Silkies For Sale – 6/15/19

Here is what is available for the week of June 15, 2019.  My next scheduled hatches are for June 16, June 21, June 26 and July 1st.  We are NPIP and a state inspected hatchery.  No shipping/Pick up only.  Chicks are unsexed.  Ask us about our rooster return policy.


Pen 21 – Newborns hatched 6/11 – 9 white, 6 black, 6 partridge – $11 each.


Pen 20 – Newborns hatched 6/11 – 2 gray, 5 splash, 6 buff – $11 each.

20190614_141453Pen 6 – One week olds hatched 6/5 – 2 buff, 5 black – $12 each.

20190614_135026Pen 7 – Two week olds hatched 5/31 – 5 black – $13 each.

20190524_143125-1Two year old buff silkie laying hens – $65 each.

20190610_120259Three year old splash rooster – $30


Text me at 612-756-1414 or pm me on Facebook for more information or to set up an appointment to come out and pick up chicks.





Silkies For Sale – 5/27/19

Here is what is available for the week of May 27, 2019. My next scheduled hatches are for May 31, June 5, June 11 and June 16th.  We are NPIP and a state inspected hatchery.  No shipping/Pick up only.  Baby chicks are unsexed but ask about our rooster return policy.  Pen 20 – One week olds hatched 5/21 – 10 buff, 4 white, 5 grey/partridge, 2 partridge – $12 each.  Pen 21 – Newborns hatched 5/26 – 13 buff, 8 white,  7 black,  13 grey/partridge, 1 splash – $11 each.  If you would like to set up an appointment to pick up chicks or if you just have questions you can text me at 612-756-1414 or PM the VJP Poultry Facebook page.20190524_151008-1

Why do Hens Stop Laying?

20171020_121913-1Hens normally lay one egg a day, but we all know that this isn’t always the case. In fact, we may often wonder why they seem to take breaks or even stop laying for long periods of time. You can’t force a hen to lay an egg. There are many factors and variables that go in to whether or not your hen will grace  you with an egg on any given day.

Your bird might be either too old or too young. Pullets typically start laying eggs at 18-20 weeks. Not all breeds start at the same time. A late maturing breed such as silkies may not start laying until 7-9 months. The first season of laying will be their best season. After that, they will gradually lay less and less with a large drop off after 4 years. A pullet that “comes of age” during the winter may not start laying until spring. You can tell by looking at their vent as to whether they are still laying. If the vent is soft and pliable, they are laying eggs.  If the vent is stiff and not flexible, she may have stopped laying because she is too old.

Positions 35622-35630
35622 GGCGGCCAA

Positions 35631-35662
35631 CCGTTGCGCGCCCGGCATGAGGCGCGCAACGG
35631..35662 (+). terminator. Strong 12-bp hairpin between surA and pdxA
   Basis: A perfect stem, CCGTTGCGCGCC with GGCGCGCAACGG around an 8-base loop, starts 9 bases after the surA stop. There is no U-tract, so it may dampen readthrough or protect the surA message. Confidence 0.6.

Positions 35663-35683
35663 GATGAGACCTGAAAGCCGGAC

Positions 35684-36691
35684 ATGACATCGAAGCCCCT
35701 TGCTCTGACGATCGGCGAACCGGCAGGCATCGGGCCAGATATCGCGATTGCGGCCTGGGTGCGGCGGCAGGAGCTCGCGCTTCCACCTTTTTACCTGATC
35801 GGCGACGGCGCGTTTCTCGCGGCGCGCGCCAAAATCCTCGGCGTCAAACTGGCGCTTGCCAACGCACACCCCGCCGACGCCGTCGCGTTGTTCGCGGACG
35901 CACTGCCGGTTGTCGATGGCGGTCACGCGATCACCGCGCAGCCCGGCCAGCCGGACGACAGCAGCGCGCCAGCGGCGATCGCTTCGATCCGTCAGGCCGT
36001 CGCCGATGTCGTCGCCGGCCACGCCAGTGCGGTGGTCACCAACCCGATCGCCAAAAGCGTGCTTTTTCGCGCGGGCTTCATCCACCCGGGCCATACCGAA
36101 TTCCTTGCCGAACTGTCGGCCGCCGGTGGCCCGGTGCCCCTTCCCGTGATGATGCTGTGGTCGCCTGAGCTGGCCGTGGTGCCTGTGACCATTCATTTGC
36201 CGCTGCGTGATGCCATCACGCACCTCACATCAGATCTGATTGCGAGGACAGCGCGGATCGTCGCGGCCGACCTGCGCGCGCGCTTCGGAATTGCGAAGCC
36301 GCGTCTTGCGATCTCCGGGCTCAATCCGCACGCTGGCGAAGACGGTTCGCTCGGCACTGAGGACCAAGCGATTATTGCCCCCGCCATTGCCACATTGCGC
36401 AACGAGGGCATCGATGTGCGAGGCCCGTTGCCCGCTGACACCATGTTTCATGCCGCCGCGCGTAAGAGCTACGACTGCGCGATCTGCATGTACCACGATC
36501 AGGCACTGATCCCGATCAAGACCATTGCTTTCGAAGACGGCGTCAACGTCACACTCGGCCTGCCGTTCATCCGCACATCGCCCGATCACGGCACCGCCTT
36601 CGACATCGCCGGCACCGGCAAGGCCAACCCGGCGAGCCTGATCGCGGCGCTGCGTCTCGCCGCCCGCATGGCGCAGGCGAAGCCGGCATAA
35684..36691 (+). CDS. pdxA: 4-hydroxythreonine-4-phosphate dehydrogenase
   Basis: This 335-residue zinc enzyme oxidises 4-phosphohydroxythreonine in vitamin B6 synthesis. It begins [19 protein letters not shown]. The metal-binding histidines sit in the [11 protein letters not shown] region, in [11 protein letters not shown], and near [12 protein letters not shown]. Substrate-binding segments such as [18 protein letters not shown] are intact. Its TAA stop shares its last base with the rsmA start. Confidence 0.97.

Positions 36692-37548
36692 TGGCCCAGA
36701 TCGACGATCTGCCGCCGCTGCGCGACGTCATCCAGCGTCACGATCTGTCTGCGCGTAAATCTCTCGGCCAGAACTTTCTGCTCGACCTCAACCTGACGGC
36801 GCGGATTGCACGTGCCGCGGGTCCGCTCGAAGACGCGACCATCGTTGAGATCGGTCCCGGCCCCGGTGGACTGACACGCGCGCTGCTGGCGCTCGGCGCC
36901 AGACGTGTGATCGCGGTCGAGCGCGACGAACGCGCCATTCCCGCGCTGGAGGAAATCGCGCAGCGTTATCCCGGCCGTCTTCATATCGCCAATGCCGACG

Certain breeds do not lay as many eggs as other breeds. Good layers such as Rhode Island Reds or Buff Orpingtons can lay 200 eggs per year.  Ameraucanes or silkies lay less than 100 per year.  Chickens has a set number of eggs that they lay in their lifetime. Some go through that number very quickly and then become “spent hens.”  Other birds that take breaks in their laying can lay eggs for a number of years beyond others.

If your bird is experiencing any illness, this will cause her to stop laying. Respiratory issues are a common problem in a flock.  Becoming egg-bound would be another reason for egg production to stop. An egg could be stuck inside of the hen’s body.  Gently feel around her abdomen area and you may feel the stuck egg.  Add electrolytes and calcium to their diet.  Apply a lubricant to her rear and give her a quiet, private place to lay her egg.

Nesting boxes are an important part of your hen’s egg production. Not having enough nesting boxes can be an issue. Hens need a private place to lay their eggs. You should have one box for every 4 hens.  Boxes should be 18 inches off of the ground. Make sure that the boxes are not harboring parasites that can bite at hens while they are laying. Use poultry dust in the bottom of the boxes.

You may have a hen that doesn’t want to leave the nesting box. Broodiness is when a hen decides that she is going to hatch out some eggs and start a family.  Even if you remove the eggs, the hen can still continue to be broody.  While she sits and waits, she will not lay any eggs.  Broody hens sometimes will stay on a nest for three or more weeks patiently waiting for chicks.  When she is finally done sitting she will begin to act normal again and start laying as usual.